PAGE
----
U.S. President Joe Biden’s advisers are reportedly discussing a possible trip to Saudi Arabia this spring to urge the kingdom to ramp up oil production amid fears of a supply shortage as the United States mulls a banRussian crude oil imports
But, progressive members of Congress, as well as antiwar commentators, were quick to dismiss the idea that the U.S. could further strengthen its ties with Saudi Arabia. They pointed to the decades-long, devastating assault the kingdom has been engaged in. Yemen since 2015 — often with military and diplomatic support from the U.S. government.
“Our response to Putin’s immoral war shouldn’t be to strengthen our relationship with the Saudis, who are currently causing the worst humanitarian crisis on the planet in Yemen,” U.S. Rep. Ilhan Omar (D-Minn.) wroteLate Sunday, in a tweet. “Yemenis might not matter to some geopolitically, but their humanity should. This is a wildly immoral act.”
Axios reported Sunday that a Biden trip to Saudi Arabia would be part of an attempt to “help repair relations and convince the Kingdom to pump more oil.”
“A hat-in-hand trip would illustrate the gravity of the global energy crisis driven by Russia’s invasion of Ukraine,” Axios continued. “Biden has chastised Saudi Arabia, and the CIA believes its de facto leader, Crown Prince Mohammed bin Salman, was involved in the dismemberment of Washington Post columnist Jamal Khashoggi.”
Our response to Putin’s immoral war shouldn’t be to strengthen our relationship with the Saudis who are currently causing the worst humanitarian crisis on the planet in Yemen.
While Yemenis may not be important to some geopolitical factors, their humanity should. This is a deeply immoral act. https://t.co/xv3aHzcFht
— Ilhan Omar (@IlhanMN) March 7, 2022
While the Biden administration has claimed that bin Salman was responsible in the brutal killing of Khashoggi and has refused to punish him, the Biden administration is also accused of a variety of other charges. The Biden administration is also accused of renegingIts promise that it would end U.S. support for the Saudi kingdom’s war on Yemen, which continues to cause immense sufferingcivilian deaths.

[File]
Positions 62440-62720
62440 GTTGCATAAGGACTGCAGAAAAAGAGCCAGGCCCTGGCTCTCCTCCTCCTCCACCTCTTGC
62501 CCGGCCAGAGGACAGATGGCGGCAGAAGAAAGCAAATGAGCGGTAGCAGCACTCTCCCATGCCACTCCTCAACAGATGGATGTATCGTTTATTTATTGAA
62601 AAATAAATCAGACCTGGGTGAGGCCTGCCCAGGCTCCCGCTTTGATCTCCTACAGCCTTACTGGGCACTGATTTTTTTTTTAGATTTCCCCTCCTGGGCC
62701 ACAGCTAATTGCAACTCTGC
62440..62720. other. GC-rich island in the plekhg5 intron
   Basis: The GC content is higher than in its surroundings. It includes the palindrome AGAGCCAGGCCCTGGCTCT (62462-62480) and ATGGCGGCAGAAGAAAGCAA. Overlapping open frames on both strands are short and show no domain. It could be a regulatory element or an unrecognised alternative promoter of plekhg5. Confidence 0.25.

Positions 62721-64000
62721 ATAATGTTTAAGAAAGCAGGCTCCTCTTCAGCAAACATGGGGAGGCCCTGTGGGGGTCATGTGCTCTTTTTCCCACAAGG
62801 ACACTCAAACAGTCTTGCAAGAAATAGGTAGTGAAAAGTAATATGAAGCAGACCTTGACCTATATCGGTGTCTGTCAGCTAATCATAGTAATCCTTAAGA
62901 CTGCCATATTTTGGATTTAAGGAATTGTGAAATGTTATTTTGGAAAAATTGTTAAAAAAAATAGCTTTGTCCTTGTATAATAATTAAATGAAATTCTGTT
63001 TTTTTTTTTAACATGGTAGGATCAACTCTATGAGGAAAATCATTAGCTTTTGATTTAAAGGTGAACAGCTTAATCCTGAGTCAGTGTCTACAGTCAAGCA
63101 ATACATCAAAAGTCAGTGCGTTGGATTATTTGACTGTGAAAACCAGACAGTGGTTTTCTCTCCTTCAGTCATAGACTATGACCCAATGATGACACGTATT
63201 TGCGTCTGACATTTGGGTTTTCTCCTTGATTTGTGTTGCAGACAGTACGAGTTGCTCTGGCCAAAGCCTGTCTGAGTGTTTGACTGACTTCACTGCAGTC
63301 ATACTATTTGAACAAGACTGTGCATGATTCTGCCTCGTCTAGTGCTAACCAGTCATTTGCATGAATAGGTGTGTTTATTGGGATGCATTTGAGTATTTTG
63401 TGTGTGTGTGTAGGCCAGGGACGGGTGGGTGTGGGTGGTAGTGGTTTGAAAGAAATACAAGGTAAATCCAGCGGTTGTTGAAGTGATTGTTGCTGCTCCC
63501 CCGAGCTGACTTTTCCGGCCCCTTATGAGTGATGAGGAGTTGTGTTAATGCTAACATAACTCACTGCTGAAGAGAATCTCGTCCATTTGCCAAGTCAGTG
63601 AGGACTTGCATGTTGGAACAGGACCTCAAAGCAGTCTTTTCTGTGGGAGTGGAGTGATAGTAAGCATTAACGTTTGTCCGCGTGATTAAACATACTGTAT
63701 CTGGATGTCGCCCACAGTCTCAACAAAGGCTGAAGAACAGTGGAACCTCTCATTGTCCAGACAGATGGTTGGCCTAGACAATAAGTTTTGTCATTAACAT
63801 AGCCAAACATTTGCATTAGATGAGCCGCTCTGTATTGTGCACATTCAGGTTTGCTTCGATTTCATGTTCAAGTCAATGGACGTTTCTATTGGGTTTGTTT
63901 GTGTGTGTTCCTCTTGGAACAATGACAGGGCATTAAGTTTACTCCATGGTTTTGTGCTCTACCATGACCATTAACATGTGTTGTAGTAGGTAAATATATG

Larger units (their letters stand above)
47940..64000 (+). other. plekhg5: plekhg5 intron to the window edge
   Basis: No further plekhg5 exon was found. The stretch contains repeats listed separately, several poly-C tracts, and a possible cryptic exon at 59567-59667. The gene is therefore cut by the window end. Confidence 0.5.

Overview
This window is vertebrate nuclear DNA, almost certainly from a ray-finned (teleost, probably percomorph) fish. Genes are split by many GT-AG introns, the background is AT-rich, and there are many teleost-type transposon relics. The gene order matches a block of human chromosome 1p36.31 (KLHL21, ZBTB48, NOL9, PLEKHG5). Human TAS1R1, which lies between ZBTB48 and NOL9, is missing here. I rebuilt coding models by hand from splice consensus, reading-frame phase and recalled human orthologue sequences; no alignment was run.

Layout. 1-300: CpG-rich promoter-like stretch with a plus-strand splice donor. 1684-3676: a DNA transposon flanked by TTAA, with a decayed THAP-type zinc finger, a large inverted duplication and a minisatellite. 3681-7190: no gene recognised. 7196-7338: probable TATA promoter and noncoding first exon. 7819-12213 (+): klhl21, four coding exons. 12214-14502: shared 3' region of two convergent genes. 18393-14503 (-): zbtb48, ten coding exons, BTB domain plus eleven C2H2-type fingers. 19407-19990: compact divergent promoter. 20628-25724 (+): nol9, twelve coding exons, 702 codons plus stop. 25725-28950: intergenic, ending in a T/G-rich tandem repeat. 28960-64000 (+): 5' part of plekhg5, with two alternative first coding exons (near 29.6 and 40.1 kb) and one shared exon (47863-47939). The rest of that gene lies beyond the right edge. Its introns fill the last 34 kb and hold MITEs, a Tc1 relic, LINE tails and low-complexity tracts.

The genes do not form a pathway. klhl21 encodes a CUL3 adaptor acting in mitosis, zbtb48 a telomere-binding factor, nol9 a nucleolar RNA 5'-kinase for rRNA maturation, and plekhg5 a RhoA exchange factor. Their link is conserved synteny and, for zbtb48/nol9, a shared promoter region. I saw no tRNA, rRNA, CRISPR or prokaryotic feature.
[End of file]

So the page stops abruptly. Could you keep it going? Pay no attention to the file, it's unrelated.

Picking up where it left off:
A spokesperson for the White House responded to the report about a possible Biden visit to Saudi Arabia in coming weeks. Axios that the administration doesn’t “have any international travel to announce at this time, and a lot of this is premature speculation.”
Basav S, director of Climate Justice Project at Institute for Policy Studies, saidSunday, if Axios’ reporting is accurate, “it’s a disastrously bad idea.”
“President Biden and his administration are out of touch with reality if they’re pushing for more oil and gas production, in this country or anywhere else,” Sen argued.
MSNBC host Mehdi Hasan said during his show late Sunday that he finds it “odd that we are going to send our president to Saudi Arabia to say, ‘Give us more oil while you bomb Yemen so we don’t have to get oil from Russia as it bombs Ukraine.’”
Axios’The report was made as congressional leaders and officials from the Biden administration considered moving to impose an import ban on Russian crude oil to the U.S. This proposal was formulated as part of an attempt at isolating Russia in response to its devastating attack on Ukraine, which is now in its second week. The potential for an import ban of Russian crude oil helped send oil prices surging.
As Bloomberg noted Sunday, U.S. Secretary of State Antony Blinken said over the weekend that “the White House is in ‘very active discussions’ with its European allies about a ban to tighten the economic squeeze on President Vladimir Putin.”
“The U.S. has so far resisted restrictions on Russian crude imports due to concerns about the impact of rising prices on consumers,” the outlet observed, “but most buyers are refusing to take it, resulting in an embargo in all but name.”
The U.S. importedIn 2021, Russia produced an average of 209,000 barrels per day of crude oil. According toAccording to the International Energy Agency Russia is the second largest exporter of crude oil in the globe, after Saudi Arabia.
As The Intercept’s Ken Klippenstein reported last month, “While the media focuses on the conflict in Ukraine, a major cause of the gas price spike has gone overlooked: Moscow’s partnership with Saudi Arabia has grown dramatically in recent years, granting the two largest oil producers in the world the unprecedented ability to collude in oil export decisions.”
“The desert kingdom’s relationship with the U.S. has chilled in the meantime, as demonstrated earlier this month, when President Joe Biden pleaded with the Saudis to increase oil production — a move that would not only have helped to alleviate rising inflation and gas prices, but also reduced Russia’s extravagant profits amid its aggression against Ukraine,” Klippenstein wrote. “The Saudi king declined.”